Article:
Friday, June 12, 2009

Planting Corn: Then as a Homesteader, Now as a 21st Century Farmer



By Jarred Thimm
Southeast Community College


The year was 1862 and the words “Free Land, Free Land” echoed from east to west and “the Homestead Act of 1862 opened millions of acres across the nation to settlement and cultivation” according to the pamphlet “Homestead” from the Homestead National Monument of America.

The Homestead National Monument is just a few miles west of Beatrice off Highway 4 and it is something most of us around here take for granted. I have walked the paths of the Homestead National Monument and stood up on the hill looking over the land settled by Daniel Freeman. But, it wasn’t until I planted fields of corn myself that I could really imagine the challenges he faced taming the land with its dense grass cover. I will compare planting corn as the early homesteaders did with corn planting today and challenges of both. I will describe the equipment used to prepare the soil for planting, planting itself as well as the challenges of producing corn then and now.




Corn was one of the crops that early homesteaders brought with them according to Nicoll’s 1967 book, Nebraska a Pictorial History. The first step in planting corn is to prepare the soil for planting. Try to imagine yourself cutting through a thick mat of dense grass with an underground root system that is anchored deep in the soil. According to an undated pamphlet printed by Homestead National Monument of America, “tough steel plows were needed to cut through the deep tangled roots of prairie sod” and as stated in Homesteading in the 19th Century and it was pulled by a strong team of oxen, guided by the farmer. The plow would take a 9 inch swath and the farmer would have to walk 10 miles to plow an acre of land according to the 2008 video demonstration Plowing and Planting from the Homestead National Monument of America website. An acre, according to my calculations, is 43,560 square feet about the size of a football field.

Today, most farmers I am familiar with practice no-till which means the soil is not disturbed before planting. I know from my personal experience that no-till farming benefits the soil because it leaves residue on the soil surface and prevents erosion. Most farmers today I am familiar with spray herbicides, which are chemicals, to control weeds.

There is a big difference in how the soil was prepared by the homesteaders which involved grueling hours and days spent behind a plow to carefully calculating chemical rates to control weeds today. There is also a big difference in how corn is planted.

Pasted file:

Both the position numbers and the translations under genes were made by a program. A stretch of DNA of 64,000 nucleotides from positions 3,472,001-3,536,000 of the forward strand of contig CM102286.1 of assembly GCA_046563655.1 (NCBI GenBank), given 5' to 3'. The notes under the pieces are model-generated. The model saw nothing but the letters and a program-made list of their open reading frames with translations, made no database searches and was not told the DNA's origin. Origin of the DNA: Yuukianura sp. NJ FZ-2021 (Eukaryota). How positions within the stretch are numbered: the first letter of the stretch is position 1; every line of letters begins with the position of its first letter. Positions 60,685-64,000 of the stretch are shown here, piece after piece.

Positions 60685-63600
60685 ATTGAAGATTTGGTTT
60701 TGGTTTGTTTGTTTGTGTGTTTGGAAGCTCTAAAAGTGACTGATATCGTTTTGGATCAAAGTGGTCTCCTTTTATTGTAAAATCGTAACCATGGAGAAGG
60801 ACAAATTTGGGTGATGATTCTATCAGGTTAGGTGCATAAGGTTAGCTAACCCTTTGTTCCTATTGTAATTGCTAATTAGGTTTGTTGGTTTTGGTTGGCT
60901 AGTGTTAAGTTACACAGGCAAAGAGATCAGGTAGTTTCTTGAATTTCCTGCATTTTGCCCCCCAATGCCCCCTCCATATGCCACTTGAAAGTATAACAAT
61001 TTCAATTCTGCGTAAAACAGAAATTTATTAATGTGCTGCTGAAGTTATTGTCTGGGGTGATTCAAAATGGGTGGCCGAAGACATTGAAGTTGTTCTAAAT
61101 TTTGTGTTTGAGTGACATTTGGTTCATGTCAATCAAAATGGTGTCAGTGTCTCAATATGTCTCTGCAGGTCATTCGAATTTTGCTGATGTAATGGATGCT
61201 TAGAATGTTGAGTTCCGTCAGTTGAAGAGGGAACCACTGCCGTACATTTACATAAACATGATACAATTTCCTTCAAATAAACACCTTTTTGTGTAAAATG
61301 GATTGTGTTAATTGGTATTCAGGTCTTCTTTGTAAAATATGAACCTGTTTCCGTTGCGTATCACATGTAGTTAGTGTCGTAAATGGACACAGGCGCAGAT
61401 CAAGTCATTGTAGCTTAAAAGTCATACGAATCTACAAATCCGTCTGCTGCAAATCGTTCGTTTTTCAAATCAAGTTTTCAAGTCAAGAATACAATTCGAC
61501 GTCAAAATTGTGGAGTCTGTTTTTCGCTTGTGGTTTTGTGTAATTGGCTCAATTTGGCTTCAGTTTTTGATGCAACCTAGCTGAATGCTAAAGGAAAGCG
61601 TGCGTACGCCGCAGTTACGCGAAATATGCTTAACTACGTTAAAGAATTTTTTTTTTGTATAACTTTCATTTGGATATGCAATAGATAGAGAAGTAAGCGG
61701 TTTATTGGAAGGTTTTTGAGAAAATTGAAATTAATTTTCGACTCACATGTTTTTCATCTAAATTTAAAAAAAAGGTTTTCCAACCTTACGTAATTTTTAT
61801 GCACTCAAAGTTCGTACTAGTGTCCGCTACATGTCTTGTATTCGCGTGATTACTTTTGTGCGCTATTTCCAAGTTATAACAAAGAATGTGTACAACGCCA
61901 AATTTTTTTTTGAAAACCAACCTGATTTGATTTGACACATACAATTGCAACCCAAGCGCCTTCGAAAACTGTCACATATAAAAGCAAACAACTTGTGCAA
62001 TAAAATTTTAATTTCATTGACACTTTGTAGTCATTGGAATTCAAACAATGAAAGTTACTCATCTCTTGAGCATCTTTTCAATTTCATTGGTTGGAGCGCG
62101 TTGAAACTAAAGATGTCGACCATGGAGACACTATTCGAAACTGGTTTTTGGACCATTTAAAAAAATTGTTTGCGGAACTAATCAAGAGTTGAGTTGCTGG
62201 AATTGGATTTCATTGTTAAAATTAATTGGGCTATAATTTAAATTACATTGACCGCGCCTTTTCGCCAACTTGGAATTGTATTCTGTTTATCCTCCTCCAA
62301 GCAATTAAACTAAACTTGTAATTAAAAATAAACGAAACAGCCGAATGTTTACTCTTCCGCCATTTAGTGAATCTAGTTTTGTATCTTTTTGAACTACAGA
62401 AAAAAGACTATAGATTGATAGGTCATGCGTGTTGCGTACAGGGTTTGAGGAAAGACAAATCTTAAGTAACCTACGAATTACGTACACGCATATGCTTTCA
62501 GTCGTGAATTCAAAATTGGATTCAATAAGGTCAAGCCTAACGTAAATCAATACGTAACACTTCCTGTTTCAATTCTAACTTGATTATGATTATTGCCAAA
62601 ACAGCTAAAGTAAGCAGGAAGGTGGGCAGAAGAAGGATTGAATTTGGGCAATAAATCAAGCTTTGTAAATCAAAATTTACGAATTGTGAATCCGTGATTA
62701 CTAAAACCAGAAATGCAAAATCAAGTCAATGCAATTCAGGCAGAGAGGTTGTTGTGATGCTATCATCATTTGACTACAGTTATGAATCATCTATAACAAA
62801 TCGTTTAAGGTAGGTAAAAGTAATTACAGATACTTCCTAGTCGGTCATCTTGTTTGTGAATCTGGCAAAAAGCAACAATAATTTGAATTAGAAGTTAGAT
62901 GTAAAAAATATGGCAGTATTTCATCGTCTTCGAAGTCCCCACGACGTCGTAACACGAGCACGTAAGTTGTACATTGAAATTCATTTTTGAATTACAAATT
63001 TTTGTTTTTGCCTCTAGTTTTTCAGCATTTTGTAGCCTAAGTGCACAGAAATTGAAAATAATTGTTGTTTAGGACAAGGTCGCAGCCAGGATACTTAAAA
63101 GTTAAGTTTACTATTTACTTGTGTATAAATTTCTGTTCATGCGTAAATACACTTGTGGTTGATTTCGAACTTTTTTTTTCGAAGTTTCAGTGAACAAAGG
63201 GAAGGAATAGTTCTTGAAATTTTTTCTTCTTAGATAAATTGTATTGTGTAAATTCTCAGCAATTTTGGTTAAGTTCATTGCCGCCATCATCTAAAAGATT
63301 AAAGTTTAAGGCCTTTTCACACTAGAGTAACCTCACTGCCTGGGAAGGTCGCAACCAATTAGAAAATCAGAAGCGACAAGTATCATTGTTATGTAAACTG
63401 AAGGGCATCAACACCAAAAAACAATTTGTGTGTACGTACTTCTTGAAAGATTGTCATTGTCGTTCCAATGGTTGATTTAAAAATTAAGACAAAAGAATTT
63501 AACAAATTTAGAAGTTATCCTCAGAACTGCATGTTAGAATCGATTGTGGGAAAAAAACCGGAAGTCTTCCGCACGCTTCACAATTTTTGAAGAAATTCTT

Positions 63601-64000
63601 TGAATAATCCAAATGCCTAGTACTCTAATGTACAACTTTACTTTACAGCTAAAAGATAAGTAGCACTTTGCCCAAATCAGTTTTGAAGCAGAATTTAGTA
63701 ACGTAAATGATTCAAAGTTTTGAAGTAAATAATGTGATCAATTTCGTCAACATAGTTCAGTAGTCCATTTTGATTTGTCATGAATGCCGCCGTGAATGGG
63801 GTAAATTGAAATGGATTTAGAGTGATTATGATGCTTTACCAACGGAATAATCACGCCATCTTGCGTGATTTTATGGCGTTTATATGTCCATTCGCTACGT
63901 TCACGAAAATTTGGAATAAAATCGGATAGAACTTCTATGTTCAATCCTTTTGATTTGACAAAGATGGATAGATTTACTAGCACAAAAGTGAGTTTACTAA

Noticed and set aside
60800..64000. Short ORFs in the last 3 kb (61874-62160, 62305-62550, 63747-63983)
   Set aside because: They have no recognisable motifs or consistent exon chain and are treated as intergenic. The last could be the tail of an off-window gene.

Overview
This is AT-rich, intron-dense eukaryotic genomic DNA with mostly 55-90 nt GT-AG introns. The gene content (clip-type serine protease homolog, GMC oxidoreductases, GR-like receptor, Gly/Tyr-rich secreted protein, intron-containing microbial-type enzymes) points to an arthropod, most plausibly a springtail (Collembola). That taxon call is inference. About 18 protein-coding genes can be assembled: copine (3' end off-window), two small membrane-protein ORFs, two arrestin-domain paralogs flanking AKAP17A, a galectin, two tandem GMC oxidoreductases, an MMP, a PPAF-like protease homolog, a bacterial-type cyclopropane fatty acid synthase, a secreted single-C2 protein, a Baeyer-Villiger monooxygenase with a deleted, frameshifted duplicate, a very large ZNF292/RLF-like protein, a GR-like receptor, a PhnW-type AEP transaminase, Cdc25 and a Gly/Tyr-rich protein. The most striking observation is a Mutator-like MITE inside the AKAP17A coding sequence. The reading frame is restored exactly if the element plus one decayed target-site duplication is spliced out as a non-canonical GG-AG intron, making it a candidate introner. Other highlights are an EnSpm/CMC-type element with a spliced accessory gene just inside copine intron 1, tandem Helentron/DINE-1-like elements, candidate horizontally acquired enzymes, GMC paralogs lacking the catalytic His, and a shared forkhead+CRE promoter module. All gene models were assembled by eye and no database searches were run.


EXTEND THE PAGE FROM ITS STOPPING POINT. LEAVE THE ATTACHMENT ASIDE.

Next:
Corn and corn planting equipment have changed greatly over the years. Today’s ear of corn is much different from the corn produced by the homesteader. Homesteaders saved corn from one year’s harvest for the next year’s seed and was planted with a “hand operated mechanism
that dropped the seed into the furrow” as demonstrated on the 2008 planting video from the Homestead Monument website.

Today, farmers do not plant corn from last year’s crop. Instead I have the choice to plant conventional seed, seed that has not been genetically modified, or seed which has been modified to resist certain insects or herbicides. Farmers, such as myself, also use larger equipment to increase efficiency.



In our area, most corn is planted with 8 to 24 row planters. I plant with a 12 row planter pulled by a 100 horsepower tractor. I have a monitor in the cab that will alert me if one of the rows is not dropping seeds at the rate I have set. The planter precisely places the seed at a depth I have selected. I can plant approximately 10 acres an hour.

Advancements in corn planting have been made in the last 150 years. One thing that both, homesteaders of the past and farmers of today, have in common is the challenge of working with nature.

Producing corn has been a challenge and continues to be a challenge often because of things outside of farmers’ control. Weather…too much rain…too little rain. The price a farmer receives for the crop doesn’t always cover the cost of production. Weather and other natural disasters were factors for early homesteaders. Homesteaders contended with dust storms, hail storms” and the list goes on as described in Homestead National Monument of America 2000 publication by Houk. Farmers today are not only affected by natural disasters but are also influenced by global conditions. Last summer I noticed drop in corn prices which was a direct result of decrease in oil prices which brought down the demand for corn in ethanol plants.

Comparing the practice of corn planting by homesteaders of the 19th century and farmers of the 21st century has been an interesting journey. Farmers have made advancements to make production more efficient but still face many challenges.



I compared corn planting “Then” as a homesteader and “Now” a as 21st century farmer including some challenges. I described how the soil is prepared before planting, the planting process and finally a few challenges homesteaders and farmers face. Next time you see a planter in the field, stop and remember the first tillers of the soil, the homesteaders. To learn more about them and to appreciate their legacy, visit the Homestead National Monument.

References:

Homestead. (n.d.). Homestead National Monument of America. National Park Service.

Homesteading in the 19th Century. (n.d.). Homestead National Monument of America. National Park Service.

Houk, R. (2000). Homestead National Monument of America. Fort Washington, PA: Eastern National.

Nicoll, B. (Eds). (1967). Nebraska a pictorial history. Lincoln: University of Nebraska Press.

Plowing and planting. (Last updated 2008, November 28). Video demonstration. Homestead National Monument of America. Retrieved April 28,2009, from http://home.nps.gov/home/photosmultimedia/video-demonstrations.htm

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